Ranking in as the second most visited website in the worldsecond most visited website in the world (right behind its parent company Google), Youtube is one of the most influential websites in the world. Over 300 hours of videos are uploaded onto Youtube every minute and over 3.25 billion hours of video is watched on Youtube monthly. Since its start on Valentines of 2005, Youtube has been pushing the envelope of delivering mainstream entertainment in a non-conventional method (at the time). The website has been increasing its revenue since its formation and is paying its content creators, “Youtubers” a premium as high as seven figure salaries. How does Youtube manage to pay all of its content creators while still driving up profits? Here’s a timeline of Youtube monetization:
August 2006 – Participatory video ads and brand specific channels introduced
August 2007 – InVideo Ads introduced
December 2007 – Youtube Partner Program launched (salaried Youtubers)
March 2008 – Youtube analytics tool launched
October 2008 – Click-to-buy e-commerce platform launched
November 2008 – promoted videos launched
November 2008 – pre-roll ads launched
January 2009 – homepage ads go from 1 to 7 formats
August 2009 – Individual video partnerships launch
November 2009 – skippable pre-rolls launch
December 2009 – video targeting launched
March 2010 – Youtube mobile ads launched
(SOURCE: Youtube 5 Year)
Youtube has found a way to monetize on a free content service and has set the precedent on how many video streaming services make money. However, the history of how Youtubers monetize their videos was intentionally left out of the timeline. The timeline progression of Youtuber monetization and partnership has been pivotal in shaping the content that is being produced at the time.
The first type of Youtuber monetization was through AdSense and the number of views. Today, AdSense is still used for revenue but Youtube has moved away from the total number of views as an adequate method to pay Youtubers. The number of views for a video was very easy to abuse in multiple ways. The first way was “clickbait”, where a ridiculous title or provocative thumbnail was posted on the video to pique the viewers interest. One Youtuber had provocative picture on everyone one of her uploads while the actual video was nothing but blank (cannot link due to not safe for work nature) and made up to 8,000 dollars a month. The next way was the use of viewbots and 5 star bots. Viewbots were cheaper than the money made from the increased view count until Youtube began checking for viewbots (this is why old Youtube videos were stuck at 301+ views for a day). Five star bots were bots who would rate the video in order to increase the popularity and visibility of the video. Every video on the front page of Youtube would do substantially better just due to the exposure.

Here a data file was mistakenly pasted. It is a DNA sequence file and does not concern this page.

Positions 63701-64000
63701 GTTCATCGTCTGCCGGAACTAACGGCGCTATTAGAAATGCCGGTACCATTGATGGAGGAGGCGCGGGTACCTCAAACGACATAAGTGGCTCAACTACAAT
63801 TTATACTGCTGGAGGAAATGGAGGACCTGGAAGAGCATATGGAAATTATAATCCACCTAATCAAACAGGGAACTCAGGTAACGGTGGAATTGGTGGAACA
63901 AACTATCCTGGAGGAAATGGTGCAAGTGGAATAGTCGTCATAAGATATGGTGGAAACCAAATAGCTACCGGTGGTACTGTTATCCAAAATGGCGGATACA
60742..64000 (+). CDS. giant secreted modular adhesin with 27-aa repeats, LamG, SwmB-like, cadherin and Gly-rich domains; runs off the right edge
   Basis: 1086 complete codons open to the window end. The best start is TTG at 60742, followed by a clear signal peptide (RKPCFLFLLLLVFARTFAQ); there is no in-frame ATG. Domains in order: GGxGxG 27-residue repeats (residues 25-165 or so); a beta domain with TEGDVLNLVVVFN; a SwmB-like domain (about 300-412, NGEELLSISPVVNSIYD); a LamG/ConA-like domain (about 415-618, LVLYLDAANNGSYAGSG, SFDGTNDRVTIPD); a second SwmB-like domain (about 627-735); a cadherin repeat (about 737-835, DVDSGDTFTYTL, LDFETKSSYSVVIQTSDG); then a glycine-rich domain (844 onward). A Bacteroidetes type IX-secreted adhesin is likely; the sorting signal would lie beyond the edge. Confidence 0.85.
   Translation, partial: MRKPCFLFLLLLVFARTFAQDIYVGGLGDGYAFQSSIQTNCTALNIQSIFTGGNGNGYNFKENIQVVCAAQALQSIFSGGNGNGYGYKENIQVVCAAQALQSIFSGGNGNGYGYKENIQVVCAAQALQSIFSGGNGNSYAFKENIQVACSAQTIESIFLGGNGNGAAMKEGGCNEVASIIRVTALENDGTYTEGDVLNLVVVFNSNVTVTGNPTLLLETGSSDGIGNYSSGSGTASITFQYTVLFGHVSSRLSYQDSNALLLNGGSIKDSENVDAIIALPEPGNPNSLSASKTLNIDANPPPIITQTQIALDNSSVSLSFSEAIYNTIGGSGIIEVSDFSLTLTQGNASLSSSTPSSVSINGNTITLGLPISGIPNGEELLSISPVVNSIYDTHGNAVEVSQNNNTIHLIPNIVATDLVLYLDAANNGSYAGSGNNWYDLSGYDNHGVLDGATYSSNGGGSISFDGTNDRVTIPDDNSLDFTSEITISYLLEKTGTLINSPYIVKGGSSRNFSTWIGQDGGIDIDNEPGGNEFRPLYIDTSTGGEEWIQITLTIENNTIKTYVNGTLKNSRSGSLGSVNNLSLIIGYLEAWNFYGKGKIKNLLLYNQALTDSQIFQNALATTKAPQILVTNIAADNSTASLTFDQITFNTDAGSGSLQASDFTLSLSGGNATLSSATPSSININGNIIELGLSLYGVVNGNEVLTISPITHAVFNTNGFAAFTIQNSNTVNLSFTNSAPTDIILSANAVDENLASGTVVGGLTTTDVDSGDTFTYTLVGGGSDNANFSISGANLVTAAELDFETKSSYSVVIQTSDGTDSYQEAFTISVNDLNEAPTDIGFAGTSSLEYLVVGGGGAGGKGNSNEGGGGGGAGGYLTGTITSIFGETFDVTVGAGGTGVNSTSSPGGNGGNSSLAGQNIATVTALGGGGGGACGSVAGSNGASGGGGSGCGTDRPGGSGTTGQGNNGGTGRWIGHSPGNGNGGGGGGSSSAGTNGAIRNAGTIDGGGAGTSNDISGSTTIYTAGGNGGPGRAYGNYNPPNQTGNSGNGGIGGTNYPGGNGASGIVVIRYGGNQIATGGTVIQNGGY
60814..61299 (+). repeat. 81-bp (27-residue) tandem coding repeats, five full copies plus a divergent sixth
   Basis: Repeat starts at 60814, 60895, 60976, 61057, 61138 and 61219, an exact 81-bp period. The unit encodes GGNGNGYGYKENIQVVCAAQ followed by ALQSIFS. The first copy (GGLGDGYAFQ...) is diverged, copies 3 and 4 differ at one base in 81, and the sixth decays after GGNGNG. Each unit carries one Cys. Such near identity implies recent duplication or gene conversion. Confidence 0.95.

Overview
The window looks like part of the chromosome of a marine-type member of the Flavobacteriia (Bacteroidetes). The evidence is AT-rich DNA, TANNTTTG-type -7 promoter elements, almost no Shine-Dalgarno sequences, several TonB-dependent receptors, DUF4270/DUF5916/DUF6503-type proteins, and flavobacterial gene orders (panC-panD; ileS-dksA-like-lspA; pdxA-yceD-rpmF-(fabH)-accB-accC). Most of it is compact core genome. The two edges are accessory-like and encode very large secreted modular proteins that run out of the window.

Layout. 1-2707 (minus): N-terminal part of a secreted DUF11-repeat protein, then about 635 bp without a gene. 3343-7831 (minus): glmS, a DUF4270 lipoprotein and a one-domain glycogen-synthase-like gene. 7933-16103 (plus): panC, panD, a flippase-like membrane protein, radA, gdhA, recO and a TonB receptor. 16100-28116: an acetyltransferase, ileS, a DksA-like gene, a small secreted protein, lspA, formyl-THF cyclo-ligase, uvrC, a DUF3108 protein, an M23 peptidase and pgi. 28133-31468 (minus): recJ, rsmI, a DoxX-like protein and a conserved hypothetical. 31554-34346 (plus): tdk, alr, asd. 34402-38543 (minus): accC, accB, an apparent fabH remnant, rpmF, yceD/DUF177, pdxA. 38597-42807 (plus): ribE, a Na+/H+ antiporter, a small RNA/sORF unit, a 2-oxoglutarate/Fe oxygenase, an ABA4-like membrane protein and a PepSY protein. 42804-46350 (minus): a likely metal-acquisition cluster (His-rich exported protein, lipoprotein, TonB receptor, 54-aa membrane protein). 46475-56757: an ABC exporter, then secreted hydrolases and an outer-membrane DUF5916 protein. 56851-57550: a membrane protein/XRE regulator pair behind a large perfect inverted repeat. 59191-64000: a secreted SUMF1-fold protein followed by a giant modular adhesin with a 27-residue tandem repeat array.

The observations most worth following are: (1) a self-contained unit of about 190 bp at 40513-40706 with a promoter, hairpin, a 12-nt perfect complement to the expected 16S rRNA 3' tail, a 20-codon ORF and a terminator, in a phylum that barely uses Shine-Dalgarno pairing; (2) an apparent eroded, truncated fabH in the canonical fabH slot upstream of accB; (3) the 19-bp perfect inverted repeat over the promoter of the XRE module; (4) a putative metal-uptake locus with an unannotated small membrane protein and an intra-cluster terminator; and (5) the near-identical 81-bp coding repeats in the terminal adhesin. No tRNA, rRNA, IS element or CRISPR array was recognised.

Following these reoccurring problems, Youtube switched to a viewing time based monetization, AdSense revenue, and subscriber monetization. Youtubers would make money based on how long a video has been watched for instead of click counts. On the surface, this seems like a good way to combat click baiters but it has had one of the biggest impacts on the content produced by Youtubers. Many high production videos and animated videos are less than 10 minutes long but take exponentially longer to make than multiple other types of videos. However, under the new monetization policies, the short, high quality videos would struggle to make a sustainable living. Many Youtubers talked about the detriment of this policy and a Youtuber by the name of “RubberNinja” explains it clearly. Today, Youtube videos consist of video game playthroughs, toy review videos, and vlogs. These types of videos can easily generate footage and take a substantially less amount of time to edit. For many gaming and review channels, uploading 3 to 4 videos is not unusual compared to an animator who would upload a video every two weeks with only 1/4 of the time length. With the newer generation incoming with iPads and iPhones, the new demographic of viewers under 13 years exponentially increase the success and popularity of gaming and toy review channels. Personally, my brother only watches these types of channels like “Evantube” and “Pewdiepie”.
Today, Youtube has finally moved into the realm of paid subscription with its new service, “Youtube Red”. Youtube Red provides subscribers exclusive content from their favorite Youtubers with no advertisements. Youtube is directly challenging streaming platforms like Netflix and Hulu by creating a replacement for cable with completely new content (Netflix has original shows House of Cards and Stranger Things). However, many wonder today if Youtube Red is really a success or just a fad. Currently, Youtube Red does not provide enough content for people to stay subscribed long term. The only benefit of Youtube Red past its content is its ad free videos and the ability to lock your phone on the Youtube mobile app (there are ways to get around it anyways).
Personally, I think if Youtube wants to fight against titans like Netflix they will need to fix their monetization structure to reward high quality videos without making people subscribe. Youtube’s freemium model and the ease of access for video creators is its strong suit, so alienating some of its content creators to benefit a niche community (vlogs, gameplay, etc) is not sustainable. Youtube doesn’t need to create full seasons of shows, but it needs to be more about the high quality content and less about the memes.